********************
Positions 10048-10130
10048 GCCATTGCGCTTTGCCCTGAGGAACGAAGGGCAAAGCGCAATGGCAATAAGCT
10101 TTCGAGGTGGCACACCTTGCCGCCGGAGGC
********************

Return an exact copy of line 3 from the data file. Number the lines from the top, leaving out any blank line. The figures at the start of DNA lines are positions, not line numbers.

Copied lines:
10101 TTCGAGGTGGCACACCTTGCCGCCGGAGGC